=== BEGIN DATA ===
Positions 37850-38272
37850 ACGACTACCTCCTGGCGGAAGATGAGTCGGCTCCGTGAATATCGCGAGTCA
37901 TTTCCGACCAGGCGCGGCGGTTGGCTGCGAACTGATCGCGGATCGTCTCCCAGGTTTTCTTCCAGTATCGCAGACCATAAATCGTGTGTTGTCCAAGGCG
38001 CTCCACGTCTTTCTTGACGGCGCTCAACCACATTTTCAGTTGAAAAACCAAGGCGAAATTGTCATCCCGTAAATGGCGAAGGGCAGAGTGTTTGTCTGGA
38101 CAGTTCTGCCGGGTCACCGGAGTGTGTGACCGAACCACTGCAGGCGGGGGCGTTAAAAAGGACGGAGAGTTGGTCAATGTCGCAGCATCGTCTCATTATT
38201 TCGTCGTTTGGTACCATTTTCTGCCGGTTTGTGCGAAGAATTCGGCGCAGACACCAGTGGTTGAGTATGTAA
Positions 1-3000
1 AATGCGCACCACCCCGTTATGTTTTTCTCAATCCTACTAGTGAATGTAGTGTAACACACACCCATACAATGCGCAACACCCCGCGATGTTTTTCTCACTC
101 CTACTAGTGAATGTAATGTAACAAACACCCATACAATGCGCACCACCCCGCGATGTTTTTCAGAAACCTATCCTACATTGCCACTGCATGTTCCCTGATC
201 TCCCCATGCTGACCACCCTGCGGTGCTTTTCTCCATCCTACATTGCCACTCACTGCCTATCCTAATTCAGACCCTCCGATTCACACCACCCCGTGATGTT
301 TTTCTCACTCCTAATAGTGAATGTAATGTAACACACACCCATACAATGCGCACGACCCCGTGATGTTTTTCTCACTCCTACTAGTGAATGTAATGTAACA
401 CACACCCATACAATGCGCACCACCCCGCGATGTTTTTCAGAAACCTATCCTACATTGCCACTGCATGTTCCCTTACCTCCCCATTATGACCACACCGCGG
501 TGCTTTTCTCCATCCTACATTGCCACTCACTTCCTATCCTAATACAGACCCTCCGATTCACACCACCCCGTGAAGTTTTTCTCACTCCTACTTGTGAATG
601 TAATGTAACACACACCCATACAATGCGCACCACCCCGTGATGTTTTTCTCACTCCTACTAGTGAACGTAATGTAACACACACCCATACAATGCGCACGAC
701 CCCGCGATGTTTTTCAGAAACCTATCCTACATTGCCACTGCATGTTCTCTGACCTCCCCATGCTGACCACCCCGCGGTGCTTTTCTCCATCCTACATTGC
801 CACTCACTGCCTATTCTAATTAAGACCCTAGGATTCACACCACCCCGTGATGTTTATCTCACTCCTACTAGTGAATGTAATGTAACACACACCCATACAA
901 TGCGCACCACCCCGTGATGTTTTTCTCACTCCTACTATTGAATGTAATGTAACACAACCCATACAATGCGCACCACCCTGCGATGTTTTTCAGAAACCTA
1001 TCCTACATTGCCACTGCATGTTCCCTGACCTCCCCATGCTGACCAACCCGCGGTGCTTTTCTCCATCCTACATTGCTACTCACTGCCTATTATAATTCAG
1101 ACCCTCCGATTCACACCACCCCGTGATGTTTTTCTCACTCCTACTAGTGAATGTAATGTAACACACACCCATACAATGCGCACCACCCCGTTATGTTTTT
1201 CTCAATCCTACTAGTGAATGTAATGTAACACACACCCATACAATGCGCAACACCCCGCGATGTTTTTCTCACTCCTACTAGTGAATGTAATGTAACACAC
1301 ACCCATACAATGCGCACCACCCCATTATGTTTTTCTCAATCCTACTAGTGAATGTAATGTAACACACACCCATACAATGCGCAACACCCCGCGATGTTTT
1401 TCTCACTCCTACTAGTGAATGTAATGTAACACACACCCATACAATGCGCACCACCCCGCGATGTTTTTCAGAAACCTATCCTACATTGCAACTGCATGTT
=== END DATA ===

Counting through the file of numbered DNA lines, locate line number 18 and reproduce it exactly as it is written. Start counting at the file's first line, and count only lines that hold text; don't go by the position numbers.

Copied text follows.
1001 TCCTACATTGCCACTGCATGTTCCCTGACCTCCCCATGCTGACCAACCCGCGGTGCTTTTCTCCATCCTACATTGCTACTCACTGCCTATTATAATTCAG